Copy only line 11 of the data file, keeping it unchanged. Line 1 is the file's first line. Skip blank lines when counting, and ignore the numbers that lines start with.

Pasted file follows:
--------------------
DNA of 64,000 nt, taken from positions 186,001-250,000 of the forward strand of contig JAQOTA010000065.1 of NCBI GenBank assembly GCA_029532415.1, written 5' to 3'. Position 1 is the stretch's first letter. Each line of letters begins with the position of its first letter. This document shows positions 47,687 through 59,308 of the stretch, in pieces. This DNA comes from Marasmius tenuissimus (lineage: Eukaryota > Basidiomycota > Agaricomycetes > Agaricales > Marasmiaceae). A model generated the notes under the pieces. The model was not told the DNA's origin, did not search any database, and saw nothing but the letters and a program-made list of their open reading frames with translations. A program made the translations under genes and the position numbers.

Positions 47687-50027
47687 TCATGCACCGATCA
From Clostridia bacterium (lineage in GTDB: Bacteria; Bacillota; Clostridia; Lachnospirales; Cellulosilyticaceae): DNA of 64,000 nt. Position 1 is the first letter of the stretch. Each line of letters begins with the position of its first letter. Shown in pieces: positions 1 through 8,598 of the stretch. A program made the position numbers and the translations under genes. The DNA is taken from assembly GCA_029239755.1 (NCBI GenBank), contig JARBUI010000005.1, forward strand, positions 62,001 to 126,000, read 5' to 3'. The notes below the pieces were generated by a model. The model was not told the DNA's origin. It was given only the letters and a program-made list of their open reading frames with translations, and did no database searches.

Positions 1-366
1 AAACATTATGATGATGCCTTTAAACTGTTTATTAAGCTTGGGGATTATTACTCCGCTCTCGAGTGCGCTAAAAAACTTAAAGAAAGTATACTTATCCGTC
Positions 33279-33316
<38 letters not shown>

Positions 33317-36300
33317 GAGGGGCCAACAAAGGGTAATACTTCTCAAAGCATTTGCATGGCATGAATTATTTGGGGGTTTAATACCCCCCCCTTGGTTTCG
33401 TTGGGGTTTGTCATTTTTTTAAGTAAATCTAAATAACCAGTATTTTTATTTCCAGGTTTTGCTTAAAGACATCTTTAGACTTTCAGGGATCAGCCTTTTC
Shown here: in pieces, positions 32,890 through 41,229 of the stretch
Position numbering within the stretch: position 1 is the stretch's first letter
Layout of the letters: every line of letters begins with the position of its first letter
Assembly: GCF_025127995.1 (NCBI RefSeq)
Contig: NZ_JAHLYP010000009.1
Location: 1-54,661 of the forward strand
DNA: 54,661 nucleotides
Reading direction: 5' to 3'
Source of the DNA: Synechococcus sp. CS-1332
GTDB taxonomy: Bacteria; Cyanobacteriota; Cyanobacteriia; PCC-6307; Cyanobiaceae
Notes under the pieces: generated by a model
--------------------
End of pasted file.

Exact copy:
33401 TTGGGGTTTGTCATTTTTTTAAGTAAATCTAAATAACCAGTATTTTTATTTCCAGGTTTTGCTTAAAGACATCTTTAGACTTTCAGGGATCAGCCTTTTC